42nd Annual Youth Hunter Education Skills Tournament is April 27

Kids from all across North Carolina will compete for top honors on April 27 in Ellerbe, N.C. (NCWRC photo)

Event will take place in Ellerbe

The N.C. Wildlife Resources Commission will host the 42nd annual Youth Hunter Education Skills Tournament state championship on April 27. Participants will compete at the John F. Lentz Hunter Education Complex in Ellerbe in Richmond County.

The Commission conducted nine district competitions in March which serve as qualifiers for the state competition. More than 4,500 middle and high school students participated. This year, 339 teams participated from 227 public and private schools, homeschool associations and 4-H clubs.

Competition is conducted on senior (high school) and junior (middle and elementary schools) divisional levels, with overall team and individual awards based on aggregate scores in all events.

Sixty teams (34 from the senior division, 26 from the junior division) will move on to compete at the state level in rifle, shotgun and archery marksmanship, compass orienteering and a hunter responsibility exam.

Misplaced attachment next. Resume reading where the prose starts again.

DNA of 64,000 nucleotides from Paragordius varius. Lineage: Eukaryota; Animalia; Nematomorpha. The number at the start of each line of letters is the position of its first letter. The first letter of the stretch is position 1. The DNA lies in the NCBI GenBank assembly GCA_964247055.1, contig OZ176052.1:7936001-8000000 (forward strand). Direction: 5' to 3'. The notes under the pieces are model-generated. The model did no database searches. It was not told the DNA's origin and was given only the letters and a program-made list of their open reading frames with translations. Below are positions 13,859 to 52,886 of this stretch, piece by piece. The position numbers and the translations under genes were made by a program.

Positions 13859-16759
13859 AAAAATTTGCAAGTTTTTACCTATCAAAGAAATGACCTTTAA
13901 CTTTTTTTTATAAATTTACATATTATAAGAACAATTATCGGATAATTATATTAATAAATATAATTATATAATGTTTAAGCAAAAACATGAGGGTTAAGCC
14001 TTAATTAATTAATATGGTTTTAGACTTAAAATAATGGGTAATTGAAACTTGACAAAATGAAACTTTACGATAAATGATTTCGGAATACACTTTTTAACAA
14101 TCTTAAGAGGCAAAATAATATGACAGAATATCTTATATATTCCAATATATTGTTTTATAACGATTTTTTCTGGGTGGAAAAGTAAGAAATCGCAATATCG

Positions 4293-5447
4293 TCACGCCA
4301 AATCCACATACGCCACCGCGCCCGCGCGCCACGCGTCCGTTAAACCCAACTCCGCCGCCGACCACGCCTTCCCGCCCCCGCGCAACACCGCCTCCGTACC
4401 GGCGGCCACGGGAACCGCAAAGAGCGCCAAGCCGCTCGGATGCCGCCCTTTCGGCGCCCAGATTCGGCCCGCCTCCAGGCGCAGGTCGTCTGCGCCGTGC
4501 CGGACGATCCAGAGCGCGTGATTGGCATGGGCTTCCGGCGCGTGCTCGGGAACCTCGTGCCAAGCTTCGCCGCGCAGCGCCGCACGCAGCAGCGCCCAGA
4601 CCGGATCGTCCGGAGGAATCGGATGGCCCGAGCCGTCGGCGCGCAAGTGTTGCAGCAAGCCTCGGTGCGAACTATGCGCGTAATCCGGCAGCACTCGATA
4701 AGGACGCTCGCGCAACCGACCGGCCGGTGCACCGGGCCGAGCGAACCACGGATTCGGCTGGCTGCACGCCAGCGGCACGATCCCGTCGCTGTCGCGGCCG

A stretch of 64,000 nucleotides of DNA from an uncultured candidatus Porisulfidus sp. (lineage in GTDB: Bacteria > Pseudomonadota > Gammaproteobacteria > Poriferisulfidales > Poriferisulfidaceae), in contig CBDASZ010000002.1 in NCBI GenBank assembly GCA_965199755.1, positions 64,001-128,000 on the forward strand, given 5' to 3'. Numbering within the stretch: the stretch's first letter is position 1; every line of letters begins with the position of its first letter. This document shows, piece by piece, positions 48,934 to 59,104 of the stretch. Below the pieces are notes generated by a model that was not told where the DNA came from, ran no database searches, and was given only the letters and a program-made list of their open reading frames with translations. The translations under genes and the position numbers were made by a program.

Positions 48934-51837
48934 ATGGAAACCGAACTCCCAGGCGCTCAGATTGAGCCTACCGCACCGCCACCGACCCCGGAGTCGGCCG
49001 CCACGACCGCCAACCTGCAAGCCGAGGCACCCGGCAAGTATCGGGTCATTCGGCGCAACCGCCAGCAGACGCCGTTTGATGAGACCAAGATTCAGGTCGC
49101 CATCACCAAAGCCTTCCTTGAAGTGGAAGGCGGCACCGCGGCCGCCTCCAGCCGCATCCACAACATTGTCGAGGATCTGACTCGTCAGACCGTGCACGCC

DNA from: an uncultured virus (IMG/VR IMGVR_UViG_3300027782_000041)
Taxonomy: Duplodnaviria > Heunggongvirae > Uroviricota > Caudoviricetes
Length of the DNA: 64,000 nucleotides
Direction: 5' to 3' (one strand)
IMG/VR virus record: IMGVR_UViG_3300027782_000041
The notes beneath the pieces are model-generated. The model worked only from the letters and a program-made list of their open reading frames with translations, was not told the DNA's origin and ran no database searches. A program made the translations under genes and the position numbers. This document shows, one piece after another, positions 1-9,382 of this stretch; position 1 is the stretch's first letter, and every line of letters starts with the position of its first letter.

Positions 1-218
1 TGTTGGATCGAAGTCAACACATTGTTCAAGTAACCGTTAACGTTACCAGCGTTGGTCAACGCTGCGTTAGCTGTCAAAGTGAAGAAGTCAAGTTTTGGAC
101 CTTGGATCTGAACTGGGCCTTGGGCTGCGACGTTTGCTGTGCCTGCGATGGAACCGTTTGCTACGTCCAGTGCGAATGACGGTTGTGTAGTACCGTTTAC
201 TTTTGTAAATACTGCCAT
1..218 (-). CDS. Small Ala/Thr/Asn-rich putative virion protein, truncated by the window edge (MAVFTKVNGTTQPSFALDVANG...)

“Conservation is the big winner in all of this,” said Josh Jernigan, the Commission’s shooting sports coordinator. “These kids have been practicing and promoting safe shooting sports and wildlife education all year. So this tournament is truly their time to shine.”

The championship represents an opportunity for competitors who advanced from district events to showcase shooting and outdoor skills as well as knowledge learned through the Commission’s Hunter Education Program.

The competition is for students 18 years and younger. However, the Commission offers free hunter education courses and advanced hunter education on a regular schedule for all ages. For more information, go to ncwildlife.org/huntered or call 919-707-0031.

Brian Cope
About Brian Cope 1363 Articles
Brian Cope of Edisto Island, S.C., is a retired Air Force combat communications technician. He has a B.A. in English Literature from the University of South Carolina and has been writing about the outdoors since 2006. He’s spent half his life hunting and fishing. The rest, he said, has been wasted.